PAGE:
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Classification and external resources
ICD-10 J63.2
ICD-9-CM 503
eMedicine med/222

Berylliosis, or chronic beryllium disease (CBD), is a chronic allergic-type lung response and chronic lung disease caused by exposure to beryllium and its compounds, a form of beryllium poisoning. As an occupational lung disease, it is most classically associated with aerospace manufacturing, beryllium mining or manufacturing of fluorescent light bulbs (which once contained beryllium compounds in their internal phosphor coating).[1][2]

The condition is incurable, but symptoms can be treated.[3]


  • Symptoms 1
  • Diagnosis 2
  • History as occupational disease 3
  • References 4
  • External links 5


With single or prolonged exposure by inhalation, the lungs become hypersensitive to beryllium causing the development of small inflammatory nodules, called granulomas. Of note, the authors of a 2006 study suggested that beryllium inhalation was not the only form of exposure and perhaps skin exposure was also a cause, as they found that a reduction in beryllium inhalation did not result in a reduction in CBD or beryllium sensitization.[4]

Granulomas are seen in other chronic diseases, such as tuberculosis and sarcoidosis, and it can occasionally be hard to distinguish berylliosis from these disorders. Note, however, that the granulomas of CBD will typically be non-caseating, i.e. not characterized by necrosis and therefore not exhibiting a cheese-like appearance grossly.[5]

Ultimately, this process leads to restrictive lung disease (a decrease in diffusion capacity).

Clinically, patients experience cough and shortness of breath. Other symptoms include chest pain, joint aches, weight loss, and fever.

Rarely, one can get granulomas in other organs including the liver.

The onset of symptoms can range from weeks up to tens of years from the initial exposure. In some individuals a single exposure can cause berylliosis.


The differential diagnosis for berylliosis includes:[6]

  • Sarcoidosis
  • Granulomatous lung diseases
    • Tuberculosis
    • Fungal infections
    • Granulomatosis with polyangiitis
  • Idiopathic pulmonary fibrosis
  • Hypersensitivity pneumonitis
  • Asthma

Of these possibilities, berylliosis presents most similarly to sarcoidosis. Some studies suggest that up to 6% of all cases of sarcoidosis are actually berylliosis.[7]

History as occupational disease

Cases of bronchitis and pneumonia-like symptoms were reported in Germany and Russia in the 1930s, among workers mining and refining beryllium. By 1946, a cluster of cases associated with fluorescent lamp manufacturers were apparent in the United States, and the lamp industry stopped using beryllium in 1949. The level of reaction of individuals varies greatly, with some not developing symptoms until years after exposure within industrial plants, but other workers only exposed to traces of dust became affected as well. A study found 1% of people living within 3/4 of a mile of a beryllium plant in Lorain, Ohio, had berylliosis after exposure to concentrations estimated to be less than 1 milligram per cubic metre of air. In the United States the Beryllium Case Registry contained 900 records, early cases relating to extraction and fluorescent lamp manufacture, later ones coming from the aerospace, ceramics and metallurgical industries. [8][9]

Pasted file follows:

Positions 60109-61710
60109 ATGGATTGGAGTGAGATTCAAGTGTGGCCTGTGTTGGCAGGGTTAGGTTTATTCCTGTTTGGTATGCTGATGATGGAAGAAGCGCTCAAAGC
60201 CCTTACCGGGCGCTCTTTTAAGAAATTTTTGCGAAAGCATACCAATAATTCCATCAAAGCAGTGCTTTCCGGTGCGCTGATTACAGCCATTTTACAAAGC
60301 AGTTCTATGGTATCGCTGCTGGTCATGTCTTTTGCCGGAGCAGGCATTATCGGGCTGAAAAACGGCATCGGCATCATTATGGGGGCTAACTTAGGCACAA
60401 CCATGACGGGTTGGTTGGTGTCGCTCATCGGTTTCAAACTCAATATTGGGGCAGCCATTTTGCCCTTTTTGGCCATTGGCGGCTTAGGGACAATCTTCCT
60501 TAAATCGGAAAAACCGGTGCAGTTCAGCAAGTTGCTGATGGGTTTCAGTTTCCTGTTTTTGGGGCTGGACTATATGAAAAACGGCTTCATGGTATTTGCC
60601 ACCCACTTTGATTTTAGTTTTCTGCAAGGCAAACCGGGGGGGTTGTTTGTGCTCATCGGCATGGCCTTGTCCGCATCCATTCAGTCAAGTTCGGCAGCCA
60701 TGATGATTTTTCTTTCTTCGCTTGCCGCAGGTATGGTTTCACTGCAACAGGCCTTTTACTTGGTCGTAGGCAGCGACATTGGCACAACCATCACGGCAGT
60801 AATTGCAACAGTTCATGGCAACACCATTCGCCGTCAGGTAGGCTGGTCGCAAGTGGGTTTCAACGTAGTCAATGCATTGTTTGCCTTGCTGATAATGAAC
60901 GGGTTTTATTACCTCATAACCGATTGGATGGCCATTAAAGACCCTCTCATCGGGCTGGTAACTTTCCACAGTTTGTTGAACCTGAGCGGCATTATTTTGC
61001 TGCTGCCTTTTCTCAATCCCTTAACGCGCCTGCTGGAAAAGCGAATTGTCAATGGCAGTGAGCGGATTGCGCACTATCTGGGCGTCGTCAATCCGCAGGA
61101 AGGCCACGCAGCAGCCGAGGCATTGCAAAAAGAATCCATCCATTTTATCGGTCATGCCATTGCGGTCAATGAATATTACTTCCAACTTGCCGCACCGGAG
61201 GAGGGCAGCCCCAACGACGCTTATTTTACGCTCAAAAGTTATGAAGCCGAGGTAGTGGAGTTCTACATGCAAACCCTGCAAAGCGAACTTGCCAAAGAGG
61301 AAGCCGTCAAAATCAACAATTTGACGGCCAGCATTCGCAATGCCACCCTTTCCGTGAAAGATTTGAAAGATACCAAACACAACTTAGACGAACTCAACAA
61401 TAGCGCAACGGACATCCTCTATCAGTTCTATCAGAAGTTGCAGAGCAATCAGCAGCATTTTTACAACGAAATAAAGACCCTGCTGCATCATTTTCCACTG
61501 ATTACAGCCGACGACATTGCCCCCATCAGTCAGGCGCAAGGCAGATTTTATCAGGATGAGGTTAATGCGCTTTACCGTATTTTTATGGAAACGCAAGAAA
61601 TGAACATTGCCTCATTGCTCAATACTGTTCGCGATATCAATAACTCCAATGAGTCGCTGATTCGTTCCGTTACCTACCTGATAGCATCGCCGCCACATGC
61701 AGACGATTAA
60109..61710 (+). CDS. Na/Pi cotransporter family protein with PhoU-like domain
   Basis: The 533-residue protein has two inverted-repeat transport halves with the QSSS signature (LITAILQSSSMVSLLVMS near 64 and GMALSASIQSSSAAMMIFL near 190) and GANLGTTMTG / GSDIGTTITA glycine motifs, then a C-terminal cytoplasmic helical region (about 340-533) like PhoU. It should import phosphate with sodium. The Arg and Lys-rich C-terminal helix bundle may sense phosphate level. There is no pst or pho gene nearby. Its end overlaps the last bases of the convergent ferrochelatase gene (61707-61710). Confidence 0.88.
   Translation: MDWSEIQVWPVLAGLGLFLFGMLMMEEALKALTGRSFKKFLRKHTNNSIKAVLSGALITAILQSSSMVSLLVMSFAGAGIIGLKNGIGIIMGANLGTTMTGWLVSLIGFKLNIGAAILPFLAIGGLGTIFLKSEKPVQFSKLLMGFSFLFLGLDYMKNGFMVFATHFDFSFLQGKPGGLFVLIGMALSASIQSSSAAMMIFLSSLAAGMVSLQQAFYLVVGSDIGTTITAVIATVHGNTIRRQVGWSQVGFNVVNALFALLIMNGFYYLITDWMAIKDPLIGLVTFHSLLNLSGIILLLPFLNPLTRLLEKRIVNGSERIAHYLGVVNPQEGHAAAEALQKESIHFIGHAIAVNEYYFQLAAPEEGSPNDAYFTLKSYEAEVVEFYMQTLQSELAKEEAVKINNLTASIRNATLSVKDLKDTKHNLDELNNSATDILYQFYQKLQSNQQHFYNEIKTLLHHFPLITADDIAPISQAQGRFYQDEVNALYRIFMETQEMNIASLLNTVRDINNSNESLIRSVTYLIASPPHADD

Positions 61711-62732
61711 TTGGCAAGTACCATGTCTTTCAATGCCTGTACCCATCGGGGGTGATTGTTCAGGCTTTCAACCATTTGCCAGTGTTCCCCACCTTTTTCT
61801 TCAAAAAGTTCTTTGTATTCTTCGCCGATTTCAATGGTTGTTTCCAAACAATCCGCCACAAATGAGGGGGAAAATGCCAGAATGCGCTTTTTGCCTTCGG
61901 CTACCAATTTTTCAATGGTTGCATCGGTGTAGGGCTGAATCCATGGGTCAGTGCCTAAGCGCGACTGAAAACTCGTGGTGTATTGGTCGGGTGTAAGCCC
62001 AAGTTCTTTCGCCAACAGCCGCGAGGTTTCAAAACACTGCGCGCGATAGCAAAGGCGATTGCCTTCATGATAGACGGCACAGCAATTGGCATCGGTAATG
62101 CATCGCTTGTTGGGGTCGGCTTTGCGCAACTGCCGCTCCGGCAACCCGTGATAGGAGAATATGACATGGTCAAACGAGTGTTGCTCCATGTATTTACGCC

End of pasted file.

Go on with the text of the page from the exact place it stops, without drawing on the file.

1. ^ U.S. Army Center for Health Promotion and Preventive Medicine. "USACHPPM: Just the Facts: Beryllium Exposure & Berylliosis". Retrieved 2013-11-10. 
  2. ^ General Electric Fluorescent Lamps TP 111R, Dec. 1978, says on pg. 23 that since 1949 GE lamps used relatively inert phosphates found to be safe in ordinary handling of either the intact or broken lamp.
  3. ^ Dweik, Raed A (2008-11-19). "Berylliosis: Treatment & Medication". Medscape. Retrieved 2009-08-21. 
  4. ^ Day, GA; Stefaniak, AB; Weston, A; Tinkle, SS (February 2006). "Beryllium exposure: dermal and immunological considerations.". International archives of occupational and environmental health 79 (2): 161–4.  
  5. ^ Sawyer, Richard T.; Abraham, Jerrold L.; Daniloff, Elaine; Newman, Lee S. "Secondary Ion Mass Spectroscopy Demonstrates Retention of Beryllium in Chronic Beryllium Disease Granulomas". Journal of Occupational and Environmental Medicine 47 (12): 1218–1226.  
  6. ^ Newman, LS (March 1995). "Beryllium disease and sarcoidosis: clinical and laboratory links.". Sarcoidosis 12 (1): 7–19.  
  7. ^ Rossman, MD; Kreider, ME (June 2003). "Is chronic beryllium disease sarcoidosis of known etiology?". Sarcoidosis, vasculitis, and diffuse lung diseases : official journal of WASOG / World Association of Sarcoidosis and Other Granulomatous Disorders 20 (2): 104–9.  
  8. ^ David Geraint James, Alimuddin Zumla, The granulomatous disorders, Cambridge University Press, 1999, ISBN 0-521-59221-6, pages 336-337
  9. ^ Brown University Medical School. "Berylliosis". Retrieved 2012-08-20. 

External links

  • ATSDR Case Studies in Environmental Medicine: Beryllium Toxicity U.S. Department of Health and Human Services
  • CDC - Research on Beryllium Sensitization and Chronic Beryllium Disease - NIOSH Workplace Safety and Health Topic
  • Beryllium Network
  • Instant insight from the Royal Society of Chemistry examining the molecular basis of chronic beryllium disease
  • Rosner, David; Markowitz, Gerald E. (February 1987). "Ch. 7: Salem Sarcoid:The Origins of Beryllium Disease". Dying for work: workers' safety and health in twentieth-century America. Indiana University Press. pp. 103–.  
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